VIEWS: 9 PAGES: 47 POSTED ON: 8/10/2012
The Clinical Nurse Leader: Its Time Has Come Presentation to: 2010 CNL Summit The CNL: On the Leading Edge of Healthcare Reform San Diego, CA January 21, 2010 Rosemary Gibson, M.Sc. Author, The Treatment Trap and Wall of Silence Overview of Presentation Discuss how the work of clinical nurse leaders is timely in the context of health reform Explore ideas for how clinical nurse leaders can multiply their impact Highlight what the work of clinical nurse leaders means for patients and reflect on the goodness of it. The Timeliness of CNLs: Health Reform Health reform: unlike 1994 health reform which was about insurance coverage, now, coverage and quality are on the table Quality matters at high levels President Obama mentioned HAIs, medical mistakes, and overuse in speeches and interviews This dialogue is responsive to a public that is expressing its concern about quality and safety. The Timeliness of CNLs: Public Reporting Public reporting of health care indicators, including nursing sensitive measures, is here now and will continue It’s not a matter of if, but when Still learning how to do public reporting in a way that meets the needs of providers and also the public The Timeliness of CNLs: Payment Reform Health care reform is calling for payment reforms that move toward accountable care organizations and paying for bundles of care rather than individual care processes We cannot continue with “1,000 measures in 1,000 days” approach Policy Voice for Nursing on Quality Nursing Quality and Safety Alliance being established at George Washington University Nursing as neutral convener and facilitator Its purpose is to support a collective voice for nursing on national policy especially CMS actions on public reporting and payment reform, and the work of the National Quality Forum among others Policy Voice for Nursing on Quality NQF is the go-to place for obtaining consensus around future measures that CMS will use for public reporting and payment reform CMS will continue to ask for comments in the Federal Register on proposed measures for public reporting and nursing needs a clear and sustained voice What if: mini public policy internships for nurses with NQSA to bridge the worlds of policy and clinical care What CNLs Do For Quality What caught my attention about the role of the CNL: “Outcome-based decision making, implementation of evidence-based strategies within a microsystem… “The CNL evaluates patient outcomes, assesses cohort risk, and has the decision making authority to change care plans when necessary….” CNLs and TCAB An arranged marriage with TCAB? Improve quality and safety of patient care (in and beyond med-surg) Increase vitality and retention of nurses Engage and improve patient and family experience of care Improve the effectiveness of the entire team Power of Discovery vs. Someone Told Me To Do It A narrative from Dr. Paul Miles, VP American Board of Pediatrics A case of overuse of a surgery for sinusitis and what his practice did to discover the reasons for it The Power of Discovery vs. Someone Told Me To Do It He began to rigorously examine the care he was providing to his patients. One of his first efforts was to reduce the number of children who were having a new surgical procedure that he and the physicians in his practice believed was being performed unnecessarily by surgeons in their community. A group of ear, nose and throat (ENT) physicians had discovered a new procedure, endoscopic sinus surgery, to treat chronic sinusitis. The ENT doctors convinced the health insurance company to pay them $12,000 for performing it… The Power of Discovery vs. Someone Told Me To Do It After that, the rural Idaho community had one of the highest rates of this procedure in the nation. Dr. Miles and his colleagues believed that the surgery was expensive, potentially dangerous, and of questionable efficacy. More than 100 children a year in their small community had had this operation. Dr. Miles says, “The CT scans for some of the kids looked pretty normal and our pediatric group was upset that they were having surgery.” The Power of Discovery vs. Someone Told Me To Do It “The five of us pediatricians in our practice looked at our referral pattern to the ENTs for this surgery and how we defined, diagnosed and treated chronic sinusitis. What we found surprised us. In a three-month period we diagnosed chronic sinusitis in 150 children. One physician in our practice diagnosed it 96 times and referred the patients for surgery, while another doctor diagnosed it only twice and recommended surgery… The Power of Discovery vs. Someone Told Me To Do It …With this huge difference, we asked ourselves how each of us defined chronic sinusitis and learned that we had six different definitions. We also asked how each of us examined the children, and it turns out that we examined them differently. To our surprise, we learned that we were part of the problem of the increase number of surgeries because we were inappropriately diagnosing children with chronic sinusitis, which led parents to seek relief with the new surgical procedure… …While we were indignant with the ENT physicians performing these operations for what we considered ‘an acute remunerative procedure,’ the finger of blame came back at us. We developed a practice guideline and were successful in reducing the number of children in our community who had the surgery… …Now, we ask ourselves 3 questions: - Why do you do what you do - How do you know what works? - How can you improve what you do?” Article From ‘Fast Company’ Toyota’s Approach to Quality “Typically, the Big Three auto makers take an all too American approach to the idea of improvement. It’s episodic, it’s goal-oriented, it’s something special. It’s a pale imitation of the approach at the Georgetown (Kentucky) Toyota plant…” “…If you go to the Big Three, you’d find improvement projects just like you’d find at Georgetown. But they would be led by some kind of engineering group, or a Six Sigma black belt, or a lean-manufacturing guru of some kind. They might even do as good a job as they did at Georgetown. They might say, ‘Look what we did…’ “In a year, that happens a couple of times in a whole plant for the Big Three. And it would get all kinds of publicity in the company. Toyota is doing it in every single department, every single day. They’re doing it on their own, no black belts, and they’re doing it regularly, not just once.” Swim Upstream? Can CNLs multiply their impact by swimming upstream? A Case of an 8-Year Old Boy on Oxygen at a Midwest Hospital Patient has asthma, pneumonia On oxygen, bronchodilators, antibiotics Transported for a chest x-ray and on oxygen at 15 l / minute Upon return to the floor, oxygen tank was empty Patient was cyanotic, admitted to intensive care Investigation/Process Improvement: Oxygen Cylinder Hand-off Patient is being transported, intubated, ventilated with ambu bag at 8 liters per minute of oxygen supplied by this tank. Please fill out questionnaire. Question: How Long Before the Tank is Empty? 1650 psi 8 Liters/minute Ifthe trip to radiology and back may take an hour, do you have enough oxygen for the trip? Investigation findings & source of process improvements Profound lack of knowledge re: oxygen cylinders except for respiratory therapists and anesthesiologists Inadequate hand-offs between med-surg units and diagnostic areas Need for standardized reliable methodology regardless of training, experience Oxygen Tank Assessment Tool Opportunity? Is it possible for CNLs to identify a known hazard and work together with manufacturers and purchasing organizations to engineer the hazard out of the health care system? It would be broadly analogous to the actions anesthesiologists took in the early 1980s to improve anesthesia patient safety… What Your Work Means to Patients Have you ever thought about what your work means to patients? Let’s step back for a minute. Think about the totality of your work on improving outcomes… What Your Work Means to Patients Has your work reduced harm from falls? Pressure ulcers? Failure to rescue? Infections? Every data point is a person Your work prevents these events Reflect for a moment on the good of it all… Back home, take time to honor the goodness of it Narrative Elderly confused woman recently admitted to the hospital; family present in the unit Patient was missing during the night Nurse supervisor informed the CNO Narrative “… It was a Sunday morning and I was having breakfast with the night staff. It was Nurse Recognition Week. A new nurse supervisor came up to me and said that a patient had been missing during the night… Narrative …The family was angry, blaming the hospital. I said, ‘Let’s go talk with the family.’ We walked to the patient’s room. The supervisor was a big guy and he was very shaken. I was frightened… Benevolent Gestures … I went into the room, sat down and introduced myself and said, ‘I am so, so sorry. I came to apologize on behalf of the hospital.’ The daughter started crying and I held her hand. I realized the family was blaming themselves in part because they were there the whole time. More Benevolent Gestures …I said, ‘There is not going to be any blaming in this room.’ …After searching the hospital, we did find the patient… More Benevolent Gestures … We had the patient thoroughly checked in the Emergency Department; they went over every inch of her whole body, and the family saw that we took great care in making sure their mother was alright. I stopped in to see the woman and her family every day… Restoring Trust … The family thanked me for coming to see them -- they were stunned. We restored the family’s trust in us. I said to them, ‘If you have lost faith in the unit where your mother went missing, we can move her to another unit.’ The family did not want that – because their trust had been restored… Role Modeling for Nursing Staff … The nursing staff were in the room and standing in the hallway as I was talking to the family and holding the daughters’ hands. … They had never seen someone take ownership. I was stunned to hear the next day how many people knew about this. People came up to me in the halls and said, ‘I heard about what happened and what you did…’ Breaking the Cycle … I remember as a 25-year old nurse being publicly ridiculed for a mistake. There was a surgeon I trusted. The patient’s hand was swelling after surgery. He said to cut the back of the dressing. I should have asked more questions. He screamed at me in the middle of the nursing station. Breaking the Cycle … Now, years later in my role at the hospital, nothing punitive is going to happen if someone makes an unintentional mistake…. “Drive out fear so that everyone may work effectively….” Deming “A patient is the most important visitor on our premises. He is not dependent on us. We are dependent on him. He is not an interruption in our work. He is the purpose of it. He is not an outsider in our business. He is part of it. We are not doing him a favor by serving him. He is doing us a favor by giving us an opportunity to serve him.” Gandhi “Be the change you want to see.” You are the change you want to see.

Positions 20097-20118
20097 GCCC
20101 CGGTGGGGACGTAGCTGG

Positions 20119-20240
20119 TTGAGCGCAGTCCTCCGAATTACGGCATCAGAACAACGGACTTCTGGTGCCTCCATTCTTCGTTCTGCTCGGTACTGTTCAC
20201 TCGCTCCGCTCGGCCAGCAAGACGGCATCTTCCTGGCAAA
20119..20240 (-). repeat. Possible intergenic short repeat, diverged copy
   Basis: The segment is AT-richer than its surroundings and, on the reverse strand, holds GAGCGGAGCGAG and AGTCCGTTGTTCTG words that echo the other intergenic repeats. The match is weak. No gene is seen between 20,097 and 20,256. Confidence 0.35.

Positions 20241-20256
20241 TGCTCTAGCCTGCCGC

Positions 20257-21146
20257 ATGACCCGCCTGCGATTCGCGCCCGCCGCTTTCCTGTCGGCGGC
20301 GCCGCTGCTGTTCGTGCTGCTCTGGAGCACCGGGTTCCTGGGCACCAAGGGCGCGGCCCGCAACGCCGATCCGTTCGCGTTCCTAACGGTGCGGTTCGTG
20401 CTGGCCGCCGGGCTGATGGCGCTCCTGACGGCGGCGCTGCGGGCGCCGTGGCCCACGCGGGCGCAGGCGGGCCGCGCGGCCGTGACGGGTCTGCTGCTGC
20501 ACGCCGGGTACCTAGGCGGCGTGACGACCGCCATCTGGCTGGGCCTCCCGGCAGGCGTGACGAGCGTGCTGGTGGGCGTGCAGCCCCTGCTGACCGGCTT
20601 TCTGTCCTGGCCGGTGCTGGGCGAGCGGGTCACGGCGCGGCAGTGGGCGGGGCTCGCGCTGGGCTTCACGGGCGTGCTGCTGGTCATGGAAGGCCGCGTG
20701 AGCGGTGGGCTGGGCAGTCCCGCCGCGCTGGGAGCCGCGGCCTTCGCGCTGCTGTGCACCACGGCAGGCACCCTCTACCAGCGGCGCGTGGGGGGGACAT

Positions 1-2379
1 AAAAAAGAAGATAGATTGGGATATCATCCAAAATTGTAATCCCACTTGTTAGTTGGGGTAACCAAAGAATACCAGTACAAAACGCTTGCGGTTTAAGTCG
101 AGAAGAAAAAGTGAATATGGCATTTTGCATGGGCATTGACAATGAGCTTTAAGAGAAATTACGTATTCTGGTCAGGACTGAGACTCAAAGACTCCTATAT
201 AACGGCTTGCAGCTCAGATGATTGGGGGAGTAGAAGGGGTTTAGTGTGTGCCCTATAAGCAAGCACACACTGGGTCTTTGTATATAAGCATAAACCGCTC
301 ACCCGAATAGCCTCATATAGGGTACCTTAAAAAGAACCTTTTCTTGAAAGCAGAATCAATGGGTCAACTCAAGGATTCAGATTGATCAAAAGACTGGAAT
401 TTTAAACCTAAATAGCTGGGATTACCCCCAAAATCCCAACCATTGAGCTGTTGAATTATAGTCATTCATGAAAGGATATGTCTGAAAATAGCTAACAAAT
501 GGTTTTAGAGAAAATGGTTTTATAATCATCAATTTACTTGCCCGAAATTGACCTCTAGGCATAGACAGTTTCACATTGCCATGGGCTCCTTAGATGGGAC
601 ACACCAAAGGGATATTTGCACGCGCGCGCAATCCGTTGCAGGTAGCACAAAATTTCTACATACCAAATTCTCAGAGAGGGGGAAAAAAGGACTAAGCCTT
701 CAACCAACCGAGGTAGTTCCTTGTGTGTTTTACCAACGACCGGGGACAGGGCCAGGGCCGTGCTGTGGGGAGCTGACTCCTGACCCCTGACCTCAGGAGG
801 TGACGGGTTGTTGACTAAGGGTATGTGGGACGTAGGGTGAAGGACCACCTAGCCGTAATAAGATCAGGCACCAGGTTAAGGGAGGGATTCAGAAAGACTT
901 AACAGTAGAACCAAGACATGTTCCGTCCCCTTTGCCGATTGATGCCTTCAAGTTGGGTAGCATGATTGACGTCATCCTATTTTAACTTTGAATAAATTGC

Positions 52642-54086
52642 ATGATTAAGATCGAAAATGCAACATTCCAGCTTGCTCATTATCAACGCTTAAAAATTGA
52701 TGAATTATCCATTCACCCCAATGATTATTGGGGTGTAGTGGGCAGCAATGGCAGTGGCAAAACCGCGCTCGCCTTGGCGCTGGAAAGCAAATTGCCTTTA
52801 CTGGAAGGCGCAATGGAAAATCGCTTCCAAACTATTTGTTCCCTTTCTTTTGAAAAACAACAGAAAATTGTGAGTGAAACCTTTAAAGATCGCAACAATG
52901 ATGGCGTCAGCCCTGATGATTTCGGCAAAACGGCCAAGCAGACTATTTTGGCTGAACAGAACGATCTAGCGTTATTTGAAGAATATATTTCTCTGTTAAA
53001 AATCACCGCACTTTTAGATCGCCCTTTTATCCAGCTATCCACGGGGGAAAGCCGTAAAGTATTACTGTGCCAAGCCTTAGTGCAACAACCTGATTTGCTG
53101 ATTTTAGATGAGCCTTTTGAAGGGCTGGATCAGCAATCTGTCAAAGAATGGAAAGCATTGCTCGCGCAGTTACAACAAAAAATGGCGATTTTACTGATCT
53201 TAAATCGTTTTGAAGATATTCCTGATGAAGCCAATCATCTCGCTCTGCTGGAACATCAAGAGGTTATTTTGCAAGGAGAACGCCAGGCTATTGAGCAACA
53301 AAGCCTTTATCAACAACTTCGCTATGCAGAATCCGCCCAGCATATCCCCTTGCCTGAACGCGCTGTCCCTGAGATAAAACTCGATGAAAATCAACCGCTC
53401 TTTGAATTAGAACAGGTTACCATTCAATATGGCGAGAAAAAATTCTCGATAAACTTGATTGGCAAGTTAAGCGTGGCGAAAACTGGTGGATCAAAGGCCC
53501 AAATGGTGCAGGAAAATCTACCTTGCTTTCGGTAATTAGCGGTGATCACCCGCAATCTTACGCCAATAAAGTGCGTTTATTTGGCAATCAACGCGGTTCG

Pages to are hidden for
"Gibson"Please download to view full document